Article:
Insights by Goldie
Rocket fuel in lettuce

Sound Consumer | June 2003

by Goldie Caughlan
Quality Standards Specialist

Q: From numerous telephone calls and e-mails: "I recently heard a news report about 'rocket fuel in lettuce in California.' What's the background? Are lettuces at PCC affected, or other crops?"

A: The Environmental Working Group recently issued a new report on this shocking problem and has extensive information at their Web site, www.ewg.org. However, it has been known for a number of years that perchlorate, the explosive main ingredient of rocket and missile fuel, has contaminated drinking water in certain areas in all 50 states.

The U.S. Environmental Protection Agency (EPA) has been working on establishing "safe" limits. The defense contractor, Lockheed Martin, has major responsibility for the contamination and it appears, from previously sealed court proceedings now available, that Lockheed Martin stonewalled and did not share the extent of the problem with the EPA in litigation.

The newer information is that test results on leafy vegetables grown with irrigation water contaminated by perchlorate indicate that leafy greens, a high-water content vegetable, take up, store and concentrate the perchlorate, a thyroid toxin, in exceptionally high amounts.

It appears that even minute doses of the toxin affects the thyroid gland, inhibiting its ability to take up iodide, a necessary nutrient important in production of thyroid hormones. More serious are the potential dangers to developing fetuses and children. Small disruptions of the thyroid hormone levels during pregnancy can cause lowered IQ, retardation, loss of hearing and speech or damage to motor skills.

Although the entire length of the Colorado river is affected, lettuce and many other vegetables generally come from the areas of highest concentration, in the lower Colorado River area and the nearby Imperial Valley of California and southwestern Arizona. Consumers in the Puget Sound region rely heavily on lettuce and other produce from these areas from November through March, if they're buying greens that are out of season locally. Whether grown organically or conventionally, irrigation water is the main concern.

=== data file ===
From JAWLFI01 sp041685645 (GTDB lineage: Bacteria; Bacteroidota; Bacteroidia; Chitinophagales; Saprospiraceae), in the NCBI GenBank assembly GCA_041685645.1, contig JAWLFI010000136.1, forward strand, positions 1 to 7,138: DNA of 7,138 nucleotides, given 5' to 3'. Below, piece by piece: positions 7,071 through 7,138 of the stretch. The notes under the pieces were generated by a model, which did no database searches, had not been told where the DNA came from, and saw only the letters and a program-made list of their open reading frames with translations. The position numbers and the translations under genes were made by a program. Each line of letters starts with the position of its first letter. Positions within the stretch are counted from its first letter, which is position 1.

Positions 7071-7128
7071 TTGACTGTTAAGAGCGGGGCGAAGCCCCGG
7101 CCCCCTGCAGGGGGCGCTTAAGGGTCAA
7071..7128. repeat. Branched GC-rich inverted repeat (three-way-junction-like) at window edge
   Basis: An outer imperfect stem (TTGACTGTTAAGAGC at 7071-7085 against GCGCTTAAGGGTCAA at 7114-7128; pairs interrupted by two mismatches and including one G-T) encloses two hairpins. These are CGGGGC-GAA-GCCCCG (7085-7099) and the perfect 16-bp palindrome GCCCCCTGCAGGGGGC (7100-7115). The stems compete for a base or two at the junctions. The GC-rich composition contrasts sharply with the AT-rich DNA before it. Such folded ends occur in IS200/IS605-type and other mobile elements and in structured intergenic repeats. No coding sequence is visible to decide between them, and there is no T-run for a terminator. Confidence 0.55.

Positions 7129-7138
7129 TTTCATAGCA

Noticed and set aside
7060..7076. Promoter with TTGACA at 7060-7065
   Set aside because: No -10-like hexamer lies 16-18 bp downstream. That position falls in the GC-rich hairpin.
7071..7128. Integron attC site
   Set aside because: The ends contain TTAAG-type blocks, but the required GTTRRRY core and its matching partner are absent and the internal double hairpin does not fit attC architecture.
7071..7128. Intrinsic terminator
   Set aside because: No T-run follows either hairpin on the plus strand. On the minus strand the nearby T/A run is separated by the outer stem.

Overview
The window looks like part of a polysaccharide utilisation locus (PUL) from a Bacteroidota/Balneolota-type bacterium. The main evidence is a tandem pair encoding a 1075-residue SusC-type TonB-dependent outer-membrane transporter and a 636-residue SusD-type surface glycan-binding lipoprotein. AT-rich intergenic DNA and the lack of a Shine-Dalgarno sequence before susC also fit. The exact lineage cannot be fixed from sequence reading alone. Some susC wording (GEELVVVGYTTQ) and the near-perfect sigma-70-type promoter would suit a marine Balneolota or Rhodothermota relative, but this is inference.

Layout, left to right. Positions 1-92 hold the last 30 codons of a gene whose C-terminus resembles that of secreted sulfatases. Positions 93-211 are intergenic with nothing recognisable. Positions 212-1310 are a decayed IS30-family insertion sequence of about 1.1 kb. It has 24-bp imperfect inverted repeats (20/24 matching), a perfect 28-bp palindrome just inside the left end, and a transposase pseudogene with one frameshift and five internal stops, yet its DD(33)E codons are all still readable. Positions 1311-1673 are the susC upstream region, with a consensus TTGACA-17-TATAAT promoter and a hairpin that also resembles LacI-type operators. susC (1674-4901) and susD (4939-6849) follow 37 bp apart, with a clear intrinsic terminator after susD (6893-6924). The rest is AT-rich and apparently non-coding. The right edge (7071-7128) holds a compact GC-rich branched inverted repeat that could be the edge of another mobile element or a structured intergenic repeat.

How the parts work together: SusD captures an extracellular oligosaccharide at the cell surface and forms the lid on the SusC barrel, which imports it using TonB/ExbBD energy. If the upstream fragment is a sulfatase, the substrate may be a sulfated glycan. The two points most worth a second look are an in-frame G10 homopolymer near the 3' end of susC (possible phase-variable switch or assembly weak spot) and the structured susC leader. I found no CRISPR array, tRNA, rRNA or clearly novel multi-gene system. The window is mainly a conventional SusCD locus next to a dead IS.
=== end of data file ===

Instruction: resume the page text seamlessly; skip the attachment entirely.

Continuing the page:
This is going to be an ongoing issue as we monitor where product is coming from at any time, but especially during the winter season, when other choices are very limited. Our produce buyers are tracking this story closely and have redoubled their intent to buy only the cleanest produce available. If you have any questions about the origin of your produce and don't see it posted on our produce signage at stores, ask your produce experts in-store. By the month of May, none of PCC's lettuce comes from any area of concern.

Keep in mind that consumers always have choices, no matter the season. In the fall and winter months, instead of tender greens, choose hardier ones such as kale and chard grown locally, and remember the squashes and root vegetables. We in the mild Northwest are lucky to have locally-grown, organic baby greens by May and by June, most of our leafy greens come from local farms.